I don’t often visit the community, I leave that to our local, qualified staff. However, a couple of weeks ago I had to pay one of our seamstresses her salary and at the same time we had to ask her about her friend who didn’t show up to an interview for our sewing program, so I went along with our Education and Community Manager, Chhalin.
After paying a visit to her, we drove around trying to find her friends house. We found the right house on the second turn, so I would say it was pretty successful.
When we got there, I waited outside while Chhalin went inside to talk to the lady. He came back out a few minutes later. “She can’t study. Her husband won’t let her,” he told me.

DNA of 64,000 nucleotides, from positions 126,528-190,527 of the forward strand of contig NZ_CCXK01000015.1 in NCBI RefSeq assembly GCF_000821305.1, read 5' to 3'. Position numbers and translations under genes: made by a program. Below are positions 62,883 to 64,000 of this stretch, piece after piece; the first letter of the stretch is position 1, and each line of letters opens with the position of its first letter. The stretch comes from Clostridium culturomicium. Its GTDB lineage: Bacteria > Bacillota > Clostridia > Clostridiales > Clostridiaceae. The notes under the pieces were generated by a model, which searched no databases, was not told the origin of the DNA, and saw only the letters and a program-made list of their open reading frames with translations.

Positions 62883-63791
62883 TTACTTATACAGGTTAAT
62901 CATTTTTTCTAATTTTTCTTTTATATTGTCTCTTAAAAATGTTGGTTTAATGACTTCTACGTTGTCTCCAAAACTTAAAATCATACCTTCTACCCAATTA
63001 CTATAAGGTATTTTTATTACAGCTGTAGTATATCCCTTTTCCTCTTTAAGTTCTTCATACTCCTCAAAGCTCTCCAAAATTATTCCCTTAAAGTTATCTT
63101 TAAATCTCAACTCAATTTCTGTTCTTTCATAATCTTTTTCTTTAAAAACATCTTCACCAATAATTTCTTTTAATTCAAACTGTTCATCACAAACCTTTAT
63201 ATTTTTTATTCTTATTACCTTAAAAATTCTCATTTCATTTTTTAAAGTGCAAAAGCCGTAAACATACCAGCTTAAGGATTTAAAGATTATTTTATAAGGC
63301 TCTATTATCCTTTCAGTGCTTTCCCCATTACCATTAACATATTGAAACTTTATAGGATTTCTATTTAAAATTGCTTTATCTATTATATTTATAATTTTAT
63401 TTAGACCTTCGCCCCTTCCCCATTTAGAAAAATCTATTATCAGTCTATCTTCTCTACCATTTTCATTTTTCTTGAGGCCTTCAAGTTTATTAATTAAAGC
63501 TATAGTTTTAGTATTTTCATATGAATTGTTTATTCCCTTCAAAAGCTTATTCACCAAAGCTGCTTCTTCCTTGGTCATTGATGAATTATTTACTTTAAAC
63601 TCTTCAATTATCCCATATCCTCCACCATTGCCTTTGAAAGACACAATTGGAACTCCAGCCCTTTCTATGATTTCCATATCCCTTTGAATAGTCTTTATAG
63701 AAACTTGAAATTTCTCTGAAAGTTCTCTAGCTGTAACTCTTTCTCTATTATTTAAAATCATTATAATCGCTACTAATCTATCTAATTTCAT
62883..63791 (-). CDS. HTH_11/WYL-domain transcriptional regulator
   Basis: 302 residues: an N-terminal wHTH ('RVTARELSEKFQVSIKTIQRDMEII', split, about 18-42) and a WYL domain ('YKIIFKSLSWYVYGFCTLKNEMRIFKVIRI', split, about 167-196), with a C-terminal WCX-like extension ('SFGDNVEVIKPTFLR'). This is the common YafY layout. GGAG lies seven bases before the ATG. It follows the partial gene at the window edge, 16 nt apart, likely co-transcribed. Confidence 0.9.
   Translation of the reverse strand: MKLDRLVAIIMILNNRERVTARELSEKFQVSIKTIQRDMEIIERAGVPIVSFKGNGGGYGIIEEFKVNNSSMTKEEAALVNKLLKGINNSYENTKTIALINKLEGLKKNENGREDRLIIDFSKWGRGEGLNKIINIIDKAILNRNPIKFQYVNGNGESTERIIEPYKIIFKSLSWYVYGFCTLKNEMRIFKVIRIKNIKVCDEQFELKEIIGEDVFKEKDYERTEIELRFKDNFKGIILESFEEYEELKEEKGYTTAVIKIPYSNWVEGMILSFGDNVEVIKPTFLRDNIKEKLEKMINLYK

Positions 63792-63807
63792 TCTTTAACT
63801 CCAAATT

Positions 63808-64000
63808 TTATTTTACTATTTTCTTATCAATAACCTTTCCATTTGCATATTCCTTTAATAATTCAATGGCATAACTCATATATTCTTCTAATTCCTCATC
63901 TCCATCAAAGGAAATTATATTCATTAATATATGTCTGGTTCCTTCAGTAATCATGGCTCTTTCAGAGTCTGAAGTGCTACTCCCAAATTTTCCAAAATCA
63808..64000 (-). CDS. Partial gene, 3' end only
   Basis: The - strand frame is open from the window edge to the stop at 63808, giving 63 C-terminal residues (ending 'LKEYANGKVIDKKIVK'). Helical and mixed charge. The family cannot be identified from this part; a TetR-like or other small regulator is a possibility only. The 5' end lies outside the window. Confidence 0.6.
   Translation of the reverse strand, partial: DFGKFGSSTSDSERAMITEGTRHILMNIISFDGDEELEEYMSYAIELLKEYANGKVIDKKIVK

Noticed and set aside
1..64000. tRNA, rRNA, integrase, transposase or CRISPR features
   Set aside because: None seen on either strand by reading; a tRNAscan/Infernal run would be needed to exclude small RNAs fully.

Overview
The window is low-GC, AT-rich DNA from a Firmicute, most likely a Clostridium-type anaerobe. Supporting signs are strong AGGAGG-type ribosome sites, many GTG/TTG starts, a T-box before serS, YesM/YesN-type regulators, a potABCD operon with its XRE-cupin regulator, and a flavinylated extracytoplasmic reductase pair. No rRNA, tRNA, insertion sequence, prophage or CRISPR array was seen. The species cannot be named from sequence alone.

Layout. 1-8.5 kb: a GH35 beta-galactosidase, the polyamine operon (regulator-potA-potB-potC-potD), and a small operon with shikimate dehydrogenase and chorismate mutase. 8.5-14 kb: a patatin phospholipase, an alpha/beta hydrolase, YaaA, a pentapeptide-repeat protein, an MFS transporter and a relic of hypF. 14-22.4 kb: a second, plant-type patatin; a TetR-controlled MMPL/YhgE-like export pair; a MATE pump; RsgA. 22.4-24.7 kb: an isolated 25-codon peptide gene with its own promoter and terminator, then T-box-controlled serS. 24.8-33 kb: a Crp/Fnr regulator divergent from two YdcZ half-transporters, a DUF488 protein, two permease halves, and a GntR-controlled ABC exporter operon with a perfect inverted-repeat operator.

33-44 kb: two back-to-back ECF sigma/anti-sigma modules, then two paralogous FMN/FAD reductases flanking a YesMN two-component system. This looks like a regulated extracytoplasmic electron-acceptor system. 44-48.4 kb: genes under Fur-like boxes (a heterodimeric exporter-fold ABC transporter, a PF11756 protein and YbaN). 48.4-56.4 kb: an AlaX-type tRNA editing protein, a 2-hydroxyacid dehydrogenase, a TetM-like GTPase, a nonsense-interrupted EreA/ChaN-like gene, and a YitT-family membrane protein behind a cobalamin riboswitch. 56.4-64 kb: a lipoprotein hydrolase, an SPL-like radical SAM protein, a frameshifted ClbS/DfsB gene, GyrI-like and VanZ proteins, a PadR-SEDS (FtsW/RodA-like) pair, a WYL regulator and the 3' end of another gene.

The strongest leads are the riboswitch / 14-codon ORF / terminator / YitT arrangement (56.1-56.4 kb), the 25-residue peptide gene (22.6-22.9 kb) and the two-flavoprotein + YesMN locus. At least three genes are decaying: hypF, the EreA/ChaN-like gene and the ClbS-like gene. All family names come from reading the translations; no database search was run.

The next week, six sewing students began learning in our beginner class. One student, aged 18, dropped out after three days. Despite really wanting to study, she had to stop because her 18 year old husband wouldn’t let her. The villagers and her husbands family told her husband that his wife should not study as there was no benefit. “Study and no benefit. Work and have money.”.
This is an issue we deal with SO much in Cambodia (and other developing countries, I am sure). The majority of the country is very uneducated, and they don’t see the benefit of taking some time to learn a skill so that in the future they can have a better paying job and support their families.
Sometimes I wonder if things will ever change.